Is there liability on the part of Billy Bonka or their employee?

The truck driver DID deviate from the arranged delivery time, physically grabbed David and then assaulted him. Many would blame the Taste-piration’s truck driver, but now with violence and harassment prevention provisions in the OHSA, it’s not that easy.

Now, let me reveal some more details about this case

In the court proceedings, we learn that Taste-piration’s driver had been sending emails to David that were of a belligerent and derogatory nature. Also, David had mentioned to the operations manager that he had received emails but the manager did not ask to see them nor did he attempt to deal with them in any way.

Billy Bonka’s operations manager had been advised by Taste-piration that the truck driver had a prior criminal conviction for assault for an attack on another employee at the company holiday party. Both individuals had been drinking at the time. The operations manager, however, did not advise David about these circumstances. Also, the main way for Billy Bonka employees to summon assistance from the storage facility was via their cellphones. As David lifted himself up after the attack, he grabbed his cellphone to call the factory for help, but couldn’t receive a signal.

As we mentioned, three charges were laid on the employer and two on the operations manager. What would you do if you are the human resources manager or the company facing these charges with potential monetary penalties and potential jail time?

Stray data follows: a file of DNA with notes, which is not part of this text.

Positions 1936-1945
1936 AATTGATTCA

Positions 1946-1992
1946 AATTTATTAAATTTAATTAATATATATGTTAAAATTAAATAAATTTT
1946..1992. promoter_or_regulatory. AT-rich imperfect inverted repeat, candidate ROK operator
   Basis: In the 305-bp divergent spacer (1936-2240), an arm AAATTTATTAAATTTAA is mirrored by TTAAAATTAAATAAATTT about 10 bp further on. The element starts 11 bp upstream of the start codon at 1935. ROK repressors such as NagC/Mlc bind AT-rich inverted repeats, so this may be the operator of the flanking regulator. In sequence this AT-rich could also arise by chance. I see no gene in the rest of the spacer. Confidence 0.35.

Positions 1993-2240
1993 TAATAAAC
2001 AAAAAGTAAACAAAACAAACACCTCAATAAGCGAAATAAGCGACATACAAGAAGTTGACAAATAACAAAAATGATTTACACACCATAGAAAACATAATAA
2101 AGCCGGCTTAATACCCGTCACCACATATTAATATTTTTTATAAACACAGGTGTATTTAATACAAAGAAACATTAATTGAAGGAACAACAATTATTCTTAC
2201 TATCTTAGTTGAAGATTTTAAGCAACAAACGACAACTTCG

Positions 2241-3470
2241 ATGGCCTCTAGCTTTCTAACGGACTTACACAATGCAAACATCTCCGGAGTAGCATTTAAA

We will provide the verdict and details of the proceedings of the case in a future blog post, but for now, do you think this company and their operations manager are liable?

Anna Aceto-Guerin
Clear Path Employer Services

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Clear Path Employer Services

Certified HR consultants and medical professionals at Clear Path Employer Services
Clear Path Employer Services is a team of certified HR consultants and medical professionals dedicated to resolving the human resources and claims management challenges facing businesses across Ontario. The company was founded in 2003 by Anna Aceto-Guerin, a Certified Human Resources Professional (CHRP) specializing in WSIB claims management and NEER cost containment, with a focus on return-to-work programs and acquiring SIEF cost relief for employers. Read more
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One thought on “Could you be liable for workplace violence? Ontario’s OHSA says so
  • Kellie Auld says:

    Well, I think as you demonstrated in revealing more information about the case, there is always more to a story once we start to uncover the facts.

    If the company knew about abusive emails and did nothing about it, even though the employee wanted something done (as I would suggest was the case since he brought them to the employer) then, yes; they need to be held responsible for that.

    The record for assault? Not so clear. We have privacy laws and I am not so sure that Billy Bonka would be at liberty to discuss that with David. Having said that, if Billy Bonka believed the information about the assault record to be reliable, then yes, they should probably have taken the emails more seriously and prepared David with emergency protocols.

    While it may seem unreasonable on its surface, there were definitely measures that could have been put into place to avoid or at least mitigate this situation. Whether an employer agrees or disagrees with the OHS legislation, it is unfortunately a reality of having a business today. The only way the message will be taken seriously for employers, is if situations like this one come to light.